Also, consumers would soon get a choice of getting a refill cylinder from three dealers in his or her neighbourhood instead of being tied to just one distributor, who may not be able to provide LPG on demand due to availability or other reasons.
In an interview with PTI, Kapoor said a record-breaking 8 crore free LPG connections were provided to poor women households in just four years alongside the aggressive rollout of cooking gas, taking the number of LPG users in the country to about 29 crore.
The Union Budget earlier this month announced a plan to give out one crore more free cooking gas connections under the Pradhan Mantri Ujjwala (PMUY) scheme.
"Our plan is to complete these additional one crore connections in two years," he said.
While no separate allocation for this has been made in the Budget for 2021-22, the general fuel subsidy allocation should be enough to cover the expense of about Rs 1,600 per connection, he said.
"We have done a preliminary estimate of the people who are now left out. The number comes to 1 crore," he said. "After the successful Ujjwala scheme, households without LPG are very less in India. We have around 29 crore households with LPG connections. With the one crore connections, we will be close to 100 per cent LPG penetration."
He, however, hastened to add that one crore unserved population was a dynamic number and there may be more families that may need LPG connections as they move to cities or other places for employment and other reasons.
Prime Minister Narendra Modi's signature Ujjwala scheme for providing a free cooking gas connection to the poor had been lauded by the WHO in 2018 and by the International Energy Agency (IEA) in the following year as one that reduced indoor household pollution by helping families switch to cleaner energy sources and improving the environment and health of women.
The carbon footprint of LPG is 50 per cent lower than coal. LPG helps reduce carbon dioxide and black carbon emissions, which are the second-largest contributors to global warming.
Before Ujjwala, India was the second-largest contributor to global mortality due to household and ambient air pollution.
"We want to connect everyone in the country to the LPG network," Kapoor said. "Besides Ujjwala, we are also easing out the procedure for getting LPG connections."
While theoretically, the current rule is that everyone is eligible to get a cooking gas connection, practically it is difficult to get one due to requirements such as proof of residence of the place, where the connection is being sought.
"We have asked our oil companies that those kinds of complaints should be eliminated. A person who is even shifting from one city to another, even temporarily, should also be able to get an LPG connection without hassles. We want to move to a stage where with very basic documents, just some proof of identity, one can get an LPG connection," he said.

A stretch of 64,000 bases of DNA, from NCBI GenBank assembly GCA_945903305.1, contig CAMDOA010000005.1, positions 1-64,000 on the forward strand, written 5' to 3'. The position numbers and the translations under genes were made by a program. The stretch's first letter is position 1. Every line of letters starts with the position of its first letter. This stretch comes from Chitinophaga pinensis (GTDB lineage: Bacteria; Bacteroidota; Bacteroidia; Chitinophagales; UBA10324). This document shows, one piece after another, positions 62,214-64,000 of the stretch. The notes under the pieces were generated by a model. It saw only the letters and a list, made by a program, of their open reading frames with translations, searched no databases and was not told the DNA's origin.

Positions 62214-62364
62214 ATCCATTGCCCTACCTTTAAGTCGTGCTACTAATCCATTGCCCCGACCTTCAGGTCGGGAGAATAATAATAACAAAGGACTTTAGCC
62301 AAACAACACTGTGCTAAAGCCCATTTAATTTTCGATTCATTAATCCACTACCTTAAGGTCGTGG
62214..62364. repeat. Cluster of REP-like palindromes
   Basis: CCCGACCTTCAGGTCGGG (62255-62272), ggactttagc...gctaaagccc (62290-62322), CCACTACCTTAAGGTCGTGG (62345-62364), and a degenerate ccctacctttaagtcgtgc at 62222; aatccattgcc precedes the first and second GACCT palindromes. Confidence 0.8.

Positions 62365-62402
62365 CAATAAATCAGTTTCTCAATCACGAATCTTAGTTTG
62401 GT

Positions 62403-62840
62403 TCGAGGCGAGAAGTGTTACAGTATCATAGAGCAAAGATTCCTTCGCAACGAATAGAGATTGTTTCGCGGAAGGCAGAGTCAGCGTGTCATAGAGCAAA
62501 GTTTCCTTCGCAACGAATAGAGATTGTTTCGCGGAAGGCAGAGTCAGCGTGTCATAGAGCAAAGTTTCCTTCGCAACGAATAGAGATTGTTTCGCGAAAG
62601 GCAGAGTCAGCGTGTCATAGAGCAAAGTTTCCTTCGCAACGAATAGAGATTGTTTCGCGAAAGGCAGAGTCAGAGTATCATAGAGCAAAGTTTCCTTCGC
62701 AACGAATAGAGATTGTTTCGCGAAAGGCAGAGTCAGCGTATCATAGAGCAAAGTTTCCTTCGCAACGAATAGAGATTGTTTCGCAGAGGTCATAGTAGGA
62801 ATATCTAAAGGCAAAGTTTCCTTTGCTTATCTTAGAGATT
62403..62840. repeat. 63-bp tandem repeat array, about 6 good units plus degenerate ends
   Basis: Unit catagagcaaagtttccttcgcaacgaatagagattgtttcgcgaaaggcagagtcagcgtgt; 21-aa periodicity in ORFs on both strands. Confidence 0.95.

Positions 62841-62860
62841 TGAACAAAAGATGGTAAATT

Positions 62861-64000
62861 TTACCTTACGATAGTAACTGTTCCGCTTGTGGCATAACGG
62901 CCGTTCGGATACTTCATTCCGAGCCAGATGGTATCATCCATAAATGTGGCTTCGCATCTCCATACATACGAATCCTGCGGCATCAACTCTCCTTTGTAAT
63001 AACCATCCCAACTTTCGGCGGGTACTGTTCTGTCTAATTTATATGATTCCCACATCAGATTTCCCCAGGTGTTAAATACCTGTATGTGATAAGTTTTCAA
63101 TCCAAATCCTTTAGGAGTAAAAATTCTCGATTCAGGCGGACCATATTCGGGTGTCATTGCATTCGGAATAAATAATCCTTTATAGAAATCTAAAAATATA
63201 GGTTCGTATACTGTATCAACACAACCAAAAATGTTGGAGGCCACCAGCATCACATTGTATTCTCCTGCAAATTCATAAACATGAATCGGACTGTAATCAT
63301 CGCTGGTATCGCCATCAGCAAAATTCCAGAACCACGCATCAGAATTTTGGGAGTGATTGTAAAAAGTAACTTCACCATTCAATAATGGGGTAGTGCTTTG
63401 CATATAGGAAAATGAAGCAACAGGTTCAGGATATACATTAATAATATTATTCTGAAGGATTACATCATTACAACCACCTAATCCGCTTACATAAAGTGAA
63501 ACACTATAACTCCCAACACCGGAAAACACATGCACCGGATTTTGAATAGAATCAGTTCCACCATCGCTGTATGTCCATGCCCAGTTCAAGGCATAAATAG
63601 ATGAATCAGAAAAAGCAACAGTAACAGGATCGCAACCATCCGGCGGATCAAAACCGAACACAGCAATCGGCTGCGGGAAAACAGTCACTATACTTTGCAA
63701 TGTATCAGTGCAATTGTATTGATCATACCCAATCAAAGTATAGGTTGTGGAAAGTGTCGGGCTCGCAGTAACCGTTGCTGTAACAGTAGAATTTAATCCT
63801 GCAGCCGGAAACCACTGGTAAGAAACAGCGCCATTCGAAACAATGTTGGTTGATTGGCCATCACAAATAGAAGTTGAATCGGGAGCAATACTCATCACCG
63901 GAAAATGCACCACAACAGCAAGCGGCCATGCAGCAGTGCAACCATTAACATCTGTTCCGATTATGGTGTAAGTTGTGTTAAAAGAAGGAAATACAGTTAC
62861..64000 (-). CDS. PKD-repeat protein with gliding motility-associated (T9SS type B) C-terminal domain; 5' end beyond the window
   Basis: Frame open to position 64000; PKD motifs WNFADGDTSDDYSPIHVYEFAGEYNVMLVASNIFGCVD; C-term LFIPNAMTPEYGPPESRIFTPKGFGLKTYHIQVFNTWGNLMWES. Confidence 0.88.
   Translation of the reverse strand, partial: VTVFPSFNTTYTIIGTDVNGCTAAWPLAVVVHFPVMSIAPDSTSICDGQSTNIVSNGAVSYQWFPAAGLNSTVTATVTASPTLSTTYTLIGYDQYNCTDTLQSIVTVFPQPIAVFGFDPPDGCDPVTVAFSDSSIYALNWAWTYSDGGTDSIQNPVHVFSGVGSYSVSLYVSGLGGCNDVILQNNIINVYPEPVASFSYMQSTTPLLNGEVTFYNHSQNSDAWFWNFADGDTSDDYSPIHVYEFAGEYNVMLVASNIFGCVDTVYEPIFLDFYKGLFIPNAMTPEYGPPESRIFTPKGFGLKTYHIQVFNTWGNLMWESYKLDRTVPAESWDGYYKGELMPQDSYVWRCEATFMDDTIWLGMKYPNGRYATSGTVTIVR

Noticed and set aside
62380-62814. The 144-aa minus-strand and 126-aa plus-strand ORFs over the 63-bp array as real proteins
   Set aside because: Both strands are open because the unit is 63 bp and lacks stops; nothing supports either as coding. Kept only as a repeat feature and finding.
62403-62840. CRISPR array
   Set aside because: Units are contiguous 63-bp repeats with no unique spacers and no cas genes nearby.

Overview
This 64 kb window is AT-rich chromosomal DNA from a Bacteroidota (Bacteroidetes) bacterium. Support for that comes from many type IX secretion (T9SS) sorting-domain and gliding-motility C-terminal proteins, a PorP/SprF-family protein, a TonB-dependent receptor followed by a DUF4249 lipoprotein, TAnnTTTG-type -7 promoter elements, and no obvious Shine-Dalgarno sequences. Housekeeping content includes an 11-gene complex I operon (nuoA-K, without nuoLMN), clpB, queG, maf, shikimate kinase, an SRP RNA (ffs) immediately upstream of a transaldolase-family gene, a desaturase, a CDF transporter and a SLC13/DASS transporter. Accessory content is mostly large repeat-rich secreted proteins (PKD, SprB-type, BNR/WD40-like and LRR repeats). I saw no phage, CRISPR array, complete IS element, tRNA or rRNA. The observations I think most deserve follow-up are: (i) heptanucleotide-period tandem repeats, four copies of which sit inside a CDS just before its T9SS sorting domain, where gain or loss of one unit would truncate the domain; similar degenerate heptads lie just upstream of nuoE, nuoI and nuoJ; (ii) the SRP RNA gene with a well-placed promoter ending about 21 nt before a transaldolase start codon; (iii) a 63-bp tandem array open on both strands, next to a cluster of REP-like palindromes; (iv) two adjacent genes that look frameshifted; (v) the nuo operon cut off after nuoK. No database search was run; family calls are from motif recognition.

As a step towards that, a unified software for all the three fuel marketing companies - Indian Oil, Bharat Petroleum and Hindustan Petroleum - is being prepared.
"We are getting a common information technology-based system in place. Right now, the three companies have their separate IT-based systems. We also want to popularise the mobile applications that our companies have so that no one has to keep a physical booklet," he said.
Through this software, inter-company migration will become very easy, he said, adding in cities a person would have a choice of seeking an LPG refill from three distributors of the same company.
The Ujjwala Yojana was launched in May 2016 with a target to give free LPG connections to 5 crore mostly rural women members of below the poverty line (BPL) households. The list was later expanded to include all SC/ST households and forest dwellers, among others.
In 2018, the scheme was extended to all poor households and the target raised to 8 crore connections.
Under the scheme, the government provides a subsidy of Rs 1,600 to state-owned fuel retailers for every free LPG gas connection that they give to poor households. This subsidy is intended to cover the security fee for the cylinder and the fitting charges.
The beneficiary has to buy her own cooking stove. To reduce the burden, the scheme allows beneficiaries to pay for the stove and the first refill in monthly instalments. However, the cost of all subsequent refills has to be borne by the beneficiary household.
(Only the headline and picture of this report may have been reworked by the Business Standard staff; the rest of the content is auto-generated from a syndicated feed.)
Business Standard has always strived hard to provide up-to-date information and commentary on developments that are of interest to you and have wider political and economic implications for the country and the world. Your encouragement and constant feedback on how to improve our offering have only made our resolve and commitment to these ideals stronger. Even during these difficult times arising out of Covid-19, we continue to remain committed to keeping you informed and updated with credible news, authoritative views and incisive commentary on topical issues of relevance.
We, however, have a request.
As we battle the economic impact of the pandemic, we need your support even more, so that we can continue to offer you more quality content. Our subscription model has seen an encouraging response from many of you, who have subscribed to our online content. More subscription to our online content can only help us achieve the goals of offering you even better and more relevant content. We believe in free, fair and credible journalism. Your support through more subscriptions can help us practise the journalism to which we are committed.
Support quality journalism and subscribe to Business Standard.